Tories and procurement transparency

Tories are proposing that all public sector contracts with a value of over £25k should be published. That’s ostensibly to improve transparency, encourage competition and improve access to the public sector Market for Small to Medium sized Enterprises (SME). Lots of claims, no evidence…

Transparency is a bit of a red-herring. All contracts are liable to be published anyway, and in the event of a Freedom of Information request are likely to be released.  The contract award and rough pricing is already in the public domain for any contract procured through the Public Sector procurement processes sponsored by the Office of Government Commerce.  A presumption of publication sends an important message to the Market, but it’s hardly commercially innovative.

What’s more interesting is that it may have exactly the opposite effect of that intended and lead to restrictions in competition and locking down the market for new entrants. SMEs don’t have the staff numbers to really exploit the availability of the contract detail, so those that can benefit are those who can resource analysing them.

For commoditised products and services low cost is already the objective.  Whilst this initiative may support that then There is a clear risk that any added value in a contract becomes diluted in a race to the bottom.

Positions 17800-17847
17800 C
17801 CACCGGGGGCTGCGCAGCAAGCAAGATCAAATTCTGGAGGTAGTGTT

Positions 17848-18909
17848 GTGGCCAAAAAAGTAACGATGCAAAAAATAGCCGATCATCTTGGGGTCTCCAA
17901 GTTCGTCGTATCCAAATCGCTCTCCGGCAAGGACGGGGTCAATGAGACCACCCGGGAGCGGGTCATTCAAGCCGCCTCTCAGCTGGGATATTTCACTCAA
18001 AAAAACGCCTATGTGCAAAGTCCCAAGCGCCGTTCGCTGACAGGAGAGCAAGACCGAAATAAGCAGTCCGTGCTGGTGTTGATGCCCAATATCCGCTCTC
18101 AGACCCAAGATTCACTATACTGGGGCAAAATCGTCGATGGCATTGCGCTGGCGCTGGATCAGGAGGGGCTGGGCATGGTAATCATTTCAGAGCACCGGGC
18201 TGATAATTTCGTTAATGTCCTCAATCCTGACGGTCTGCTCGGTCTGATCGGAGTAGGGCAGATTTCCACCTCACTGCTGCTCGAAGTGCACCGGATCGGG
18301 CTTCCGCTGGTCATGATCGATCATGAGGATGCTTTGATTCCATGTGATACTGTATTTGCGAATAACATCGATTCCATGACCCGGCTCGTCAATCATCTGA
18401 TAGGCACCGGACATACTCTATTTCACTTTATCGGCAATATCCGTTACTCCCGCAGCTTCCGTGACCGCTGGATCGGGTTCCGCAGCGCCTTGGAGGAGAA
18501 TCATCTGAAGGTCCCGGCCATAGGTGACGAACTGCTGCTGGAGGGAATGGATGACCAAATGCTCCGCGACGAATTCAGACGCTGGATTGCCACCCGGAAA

For more complex requirements there is a risk that proposals end up converging on a standard, reducing choice, innovation and opportunities for benefits to be delivered. That may be what the Tories are wanting, standardisation has some benefit although hardly the forward looking dynamism of the electoral rhetoric.  There is a clear risk that it embeds existing machinery of government and limits opportunities for change, but I’m sure that’s been accounted for.

Finally, part of the purpose is to encourage lare and complex procurement to be broken up into smaller chunks, portfolio procurement rather than project procurement.  Again a reasonable suggestion although there are many efficiencies in scale and it’s likely to drive up the cost of running the procurements, increasing the risks around integrating many small solutions and reducing the opportunities to demonstrate real Value for Money to the taxpayer.  It’s a lot more complex to demonstrate benefit from a portfolio of smaller, inter-related projects and it’s not easily digestible by the media.

All in all it’s an interesting concept, as ever it really depends on how effectively it’s implemented should the party choose to do so, and be able to do so following an election.

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